Laser surgery seems relatively safe, but there is a marked lack of information on the short- and long-term risks and benefits. Studies on the issue are poor (CADT 2016).

3) More aggressive surgery

In one study of the anatomy of the frenulum, there was no evidence that the deeper tissues of the frenulum, including the tongue muscle (genioglossus), prevented normal movement of the tongue (Mills 2019). They argue that there is no need for cuts to be made into the tongue muscle and that this only increases the risk of pain and scarring. As such, very deep cuts should be avoided.

Deep cuts may be necessary in rare circumstances and are performed by specialized surgeons. These require general anesthesia and the risk of complications is higher (Bahadure 2016; Khan 2017).

4) Choosing a method

To date, there are no published studies comparing the safety or effectiveness of these different methods (Hill 2020; Khan 2020; LeFort 2021; Messner 2020). Tongue-ties have been cut using scissors for a long time and this remains the gold standard (LeFort 2021). Animal studies show faster healing when scissors are used compared to laser surgery; this may also apply to babies. The delay in healing may be caused by heat injury to the frenulum and areas around it (LeFort 2021).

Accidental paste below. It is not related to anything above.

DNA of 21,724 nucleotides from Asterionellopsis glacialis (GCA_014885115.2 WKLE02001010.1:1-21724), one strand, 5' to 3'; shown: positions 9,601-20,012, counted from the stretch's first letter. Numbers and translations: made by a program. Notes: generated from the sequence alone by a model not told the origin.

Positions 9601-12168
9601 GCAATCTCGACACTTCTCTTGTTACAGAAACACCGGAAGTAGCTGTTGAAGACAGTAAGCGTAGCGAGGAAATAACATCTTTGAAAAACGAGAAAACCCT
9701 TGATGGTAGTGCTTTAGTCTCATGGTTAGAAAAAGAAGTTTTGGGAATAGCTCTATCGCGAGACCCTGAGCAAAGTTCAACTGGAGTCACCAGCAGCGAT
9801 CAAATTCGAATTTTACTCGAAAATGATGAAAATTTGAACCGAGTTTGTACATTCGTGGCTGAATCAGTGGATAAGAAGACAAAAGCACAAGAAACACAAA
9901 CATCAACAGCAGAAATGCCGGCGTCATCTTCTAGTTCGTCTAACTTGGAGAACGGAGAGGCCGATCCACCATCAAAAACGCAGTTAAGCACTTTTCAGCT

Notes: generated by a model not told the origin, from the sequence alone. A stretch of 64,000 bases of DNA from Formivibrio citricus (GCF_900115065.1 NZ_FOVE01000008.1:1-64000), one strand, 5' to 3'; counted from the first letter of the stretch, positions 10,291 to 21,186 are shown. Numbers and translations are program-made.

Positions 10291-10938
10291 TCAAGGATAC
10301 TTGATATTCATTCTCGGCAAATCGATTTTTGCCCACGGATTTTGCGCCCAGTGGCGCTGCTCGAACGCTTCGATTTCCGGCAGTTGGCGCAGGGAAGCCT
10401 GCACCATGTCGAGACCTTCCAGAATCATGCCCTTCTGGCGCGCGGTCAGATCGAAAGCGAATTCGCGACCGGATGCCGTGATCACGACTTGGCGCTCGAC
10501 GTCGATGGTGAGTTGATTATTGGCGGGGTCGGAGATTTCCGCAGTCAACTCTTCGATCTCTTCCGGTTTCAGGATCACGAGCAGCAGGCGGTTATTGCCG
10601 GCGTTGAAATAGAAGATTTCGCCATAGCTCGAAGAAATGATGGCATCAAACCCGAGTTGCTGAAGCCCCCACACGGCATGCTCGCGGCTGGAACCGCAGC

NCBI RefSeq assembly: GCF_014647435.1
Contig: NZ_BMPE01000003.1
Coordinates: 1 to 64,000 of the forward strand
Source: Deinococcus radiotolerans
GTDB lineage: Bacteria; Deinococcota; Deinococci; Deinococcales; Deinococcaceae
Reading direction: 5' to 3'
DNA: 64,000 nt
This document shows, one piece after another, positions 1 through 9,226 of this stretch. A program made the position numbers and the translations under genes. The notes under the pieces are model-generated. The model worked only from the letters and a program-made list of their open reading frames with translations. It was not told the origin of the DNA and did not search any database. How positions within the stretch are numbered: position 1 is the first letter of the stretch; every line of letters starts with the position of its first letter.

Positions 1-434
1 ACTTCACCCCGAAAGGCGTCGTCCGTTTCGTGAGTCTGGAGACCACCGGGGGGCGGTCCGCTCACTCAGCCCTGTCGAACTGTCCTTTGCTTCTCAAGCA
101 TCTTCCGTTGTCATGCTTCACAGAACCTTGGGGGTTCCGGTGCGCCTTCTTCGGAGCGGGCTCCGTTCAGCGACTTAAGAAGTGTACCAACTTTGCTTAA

Individual prices vary but laser surgery is significantly more expensive than clipping.

C) Aftercare

It is important that babies are followed by their health-care providers after surgery to identify complications and ensure continued good growth.